You’re Losing Money If You’re Not Investing Long Term

You’re Losing Money If You’re Not Investing Long Term

I made this post relatively recently about starting investing right now and realized that it could very easily mislead some people. I made the claim that the market returns about 7% annually on average and felt like I did a disservice without citing any kind of source. So I did what any sensible developer/engineer would do. I created an unnecessarily large spreadsheet to find out whether my statement was true! See what kind of money you’re missing out on if you don’t start investing long term now.

If you’d like to toy around with the sheet yourself, go ahead and download it.

Historical Data

Even after taking word from several articles about the average market performance, I decided that just using a 7% average isn’t enough. I wanted to see what would happen to a portfolio in the real world. My first step was to take the actual annual performance of the S&P 500 Index for the past 90 years (1928-2019). The S&P 500 is essentially a measurement of the value of the top 500 companies in the U.S. based on their share of Market Capitalization. This index is a pretty good indicator for how well the overall U.S. market is doing

Armed with real market performance I reworked the graphs from my previous sheet. In my last post, I had a single 30-year period of investing. I figured I would pick out a random 30-year period in the last 90 years and see how things would look for our fake investor. Source. The first time around I chose 1975-2004, a pretty good period aside from the dot com bubble era.

I was only slightly surprised to find that the results at the end of the 30-year period were extremely similar to that of my original post. The total value was much higher for Person 1 (The one who invested from Year 1) as opposed to Person 2 or Person 3. These were investors who waited 10 and 20 years, respectively, before investing.

The Other Years

It’s great that this 30-year range supports the claim, but there were a whole slew of other ranges in the data set. It’s entirely possible that I just got lucky and selected a range that fit my needs. With this post, I really wanted to ensure that my advice was solid given a number of different ranges. So I set off on generating the investment results of each of the sixty-three 30-year periods from 1928-2019.

As an aside, the effort required to store each of these values was pretty tedious if done completely manually. After the first time around I was content with not needing to re-do the generation. Unfortunately, I realized I wanted to make some changes to my calculations and had to re-generate each value. Not wanting to sit there and manually update once again, I set off on learning to create a macro to complete the task for me. Excel macros are a god-send, I tell you.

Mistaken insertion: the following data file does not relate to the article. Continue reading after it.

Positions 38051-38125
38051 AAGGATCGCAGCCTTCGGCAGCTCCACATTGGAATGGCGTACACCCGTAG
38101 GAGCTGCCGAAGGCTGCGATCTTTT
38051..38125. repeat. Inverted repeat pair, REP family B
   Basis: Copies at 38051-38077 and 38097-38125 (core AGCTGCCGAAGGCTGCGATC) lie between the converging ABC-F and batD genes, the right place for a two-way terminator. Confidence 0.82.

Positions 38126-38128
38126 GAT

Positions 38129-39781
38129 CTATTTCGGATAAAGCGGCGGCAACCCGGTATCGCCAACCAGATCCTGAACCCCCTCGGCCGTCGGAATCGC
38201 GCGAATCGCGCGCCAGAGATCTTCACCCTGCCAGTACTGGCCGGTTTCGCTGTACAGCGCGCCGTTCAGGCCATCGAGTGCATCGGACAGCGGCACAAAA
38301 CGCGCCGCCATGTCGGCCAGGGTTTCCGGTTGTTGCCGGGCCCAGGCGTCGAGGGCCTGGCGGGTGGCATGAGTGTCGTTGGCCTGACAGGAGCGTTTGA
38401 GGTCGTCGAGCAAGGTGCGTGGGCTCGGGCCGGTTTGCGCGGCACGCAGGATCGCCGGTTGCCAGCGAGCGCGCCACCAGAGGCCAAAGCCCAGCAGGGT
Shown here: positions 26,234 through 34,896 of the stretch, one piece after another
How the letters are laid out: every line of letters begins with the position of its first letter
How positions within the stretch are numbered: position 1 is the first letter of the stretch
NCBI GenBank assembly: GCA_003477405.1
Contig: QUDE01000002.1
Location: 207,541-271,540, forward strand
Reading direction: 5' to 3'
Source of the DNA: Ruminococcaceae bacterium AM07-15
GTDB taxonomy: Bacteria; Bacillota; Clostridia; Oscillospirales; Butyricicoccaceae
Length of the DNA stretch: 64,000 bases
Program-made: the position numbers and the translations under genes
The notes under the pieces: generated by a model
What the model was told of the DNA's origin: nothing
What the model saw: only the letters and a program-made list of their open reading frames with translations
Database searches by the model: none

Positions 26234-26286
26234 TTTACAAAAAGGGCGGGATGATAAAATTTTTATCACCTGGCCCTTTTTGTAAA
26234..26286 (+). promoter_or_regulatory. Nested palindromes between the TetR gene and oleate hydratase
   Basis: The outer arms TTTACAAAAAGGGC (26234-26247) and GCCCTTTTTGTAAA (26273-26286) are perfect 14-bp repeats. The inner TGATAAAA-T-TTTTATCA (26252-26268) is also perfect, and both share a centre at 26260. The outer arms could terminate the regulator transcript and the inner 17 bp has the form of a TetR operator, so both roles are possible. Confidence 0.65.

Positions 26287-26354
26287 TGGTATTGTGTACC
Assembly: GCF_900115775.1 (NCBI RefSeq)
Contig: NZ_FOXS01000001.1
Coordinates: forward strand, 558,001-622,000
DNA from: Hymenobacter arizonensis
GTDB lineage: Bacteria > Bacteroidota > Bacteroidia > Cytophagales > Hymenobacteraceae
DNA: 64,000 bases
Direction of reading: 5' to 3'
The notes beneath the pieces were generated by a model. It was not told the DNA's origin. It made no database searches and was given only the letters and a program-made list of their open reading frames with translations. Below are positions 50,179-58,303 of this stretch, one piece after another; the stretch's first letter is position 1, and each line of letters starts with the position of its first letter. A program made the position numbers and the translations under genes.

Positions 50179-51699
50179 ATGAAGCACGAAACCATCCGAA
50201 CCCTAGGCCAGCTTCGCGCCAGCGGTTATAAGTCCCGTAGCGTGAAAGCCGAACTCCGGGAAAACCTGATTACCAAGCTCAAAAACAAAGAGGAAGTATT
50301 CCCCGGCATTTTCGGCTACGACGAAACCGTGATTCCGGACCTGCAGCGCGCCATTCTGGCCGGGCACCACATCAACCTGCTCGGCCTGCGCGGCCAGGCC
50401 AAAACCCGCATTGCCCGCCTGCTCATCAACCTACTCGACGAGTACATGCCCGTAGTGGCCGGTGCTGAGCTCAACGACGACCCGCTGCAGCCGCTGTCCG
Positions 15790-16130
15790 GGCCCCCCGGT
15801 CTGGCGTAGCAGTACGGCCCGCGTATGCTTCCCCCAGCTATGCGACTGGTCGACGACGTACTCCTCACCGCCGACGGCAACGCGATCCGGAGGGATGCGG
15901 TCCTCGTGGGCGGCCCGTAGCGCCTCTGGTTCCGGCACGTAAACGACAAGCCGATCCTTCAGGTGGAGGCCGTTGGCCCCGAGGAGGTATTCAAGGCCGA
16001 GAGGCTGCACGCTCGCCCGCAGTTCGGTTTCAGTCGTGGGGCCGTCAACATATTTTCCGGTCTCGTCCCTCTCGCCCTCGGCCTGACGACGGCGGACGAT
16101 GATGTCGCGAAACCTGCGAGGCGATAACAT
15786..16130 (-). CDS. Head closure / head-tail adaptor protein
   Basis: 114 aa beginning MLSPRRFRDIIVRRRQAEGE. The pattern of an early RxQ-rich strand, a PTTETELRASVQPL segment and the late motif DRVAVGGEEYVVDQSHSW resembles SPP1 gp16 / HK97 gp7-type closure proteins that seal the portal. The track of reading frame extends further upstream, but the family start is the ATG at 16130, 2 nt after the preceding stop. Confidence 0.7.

Final Portfolios After Each 30-Year Period

Key Takeaways

  • In the Revised post I made an additional assumption about the time spent not investing. I added a pretty generous 1.2% annual return for a fictional bank’s savings account. That’s why the Revised – No Investments section is a good bit higher than the original post’s. I expected this to have a major effect on my results, but was floored finding that things stayed pretty much the same.
  • I added this bonus to any funds not currently invested for any of the Fake Investors. For Example: The first 10 years of the funds for Person 2 were spent in a Savings account instead of doing nothing. So as expected, the Revised average would also be higher for these folks as well.
  • The Revised average for Person 1 was UNAFFECTED by the Savings Account boost. Since they only invested into the market. To my surprise, the result was that the average ended up a full $200k higher in the end. This correlates to an average annual return of 7.7% as opposed to the original 7% assumption.
  • The overall change in values from Person to Person are almost the same between the two posts. Shown below!

Differences from Person-to-Person Per Range

I think the most valuable take away from this is at the top. Here I note the percentage chance that one investor will outperform the investor it’s being compared to. If you’re someone who invested from Year 1 – Person 1 – you have an ~85% chance of outperforming someone who waited 10 years to start – Person 2. Even more amazing is that you have a ~98.5% chance of outperforming someone who waited 20 Years – Person 3! Even better, the average amount you’d outperform Person 3 by is over half a million. If that doesn’t convince you that starting early is the right move, then I don’t know what will. It’s the inherent advantage of compounding that’s on your side the earlier you start!

Investing vs the High Interest Savings Account

Again, the most pertinent thing to take note of is the percentage chance of outperforming at the top. Whether you invested from day 1 or invested 10 years late, someone investing long term would have outperformed the savings account investor. Every. Single. Time. That’s absolutely amazing. Those who fall into camp 3 have an imperfect chance, but their success rate is still amazingly high. I think my favorite metric here is the Average Difference section. This shows that, on average, a day 1 investor would have almost 1 million more than someone who didn’t invest at all. Even starting 10 years later you would hit, on average, $750k more.

Closing Thoughts

So with this I have way more confidence in telling you that investing now is the right move for sure! Nothing feels more satisfying than seeing the numbers back up a simple personal finance move that we can all take advantage of! Investing long term today can net you potentially millions in the future.

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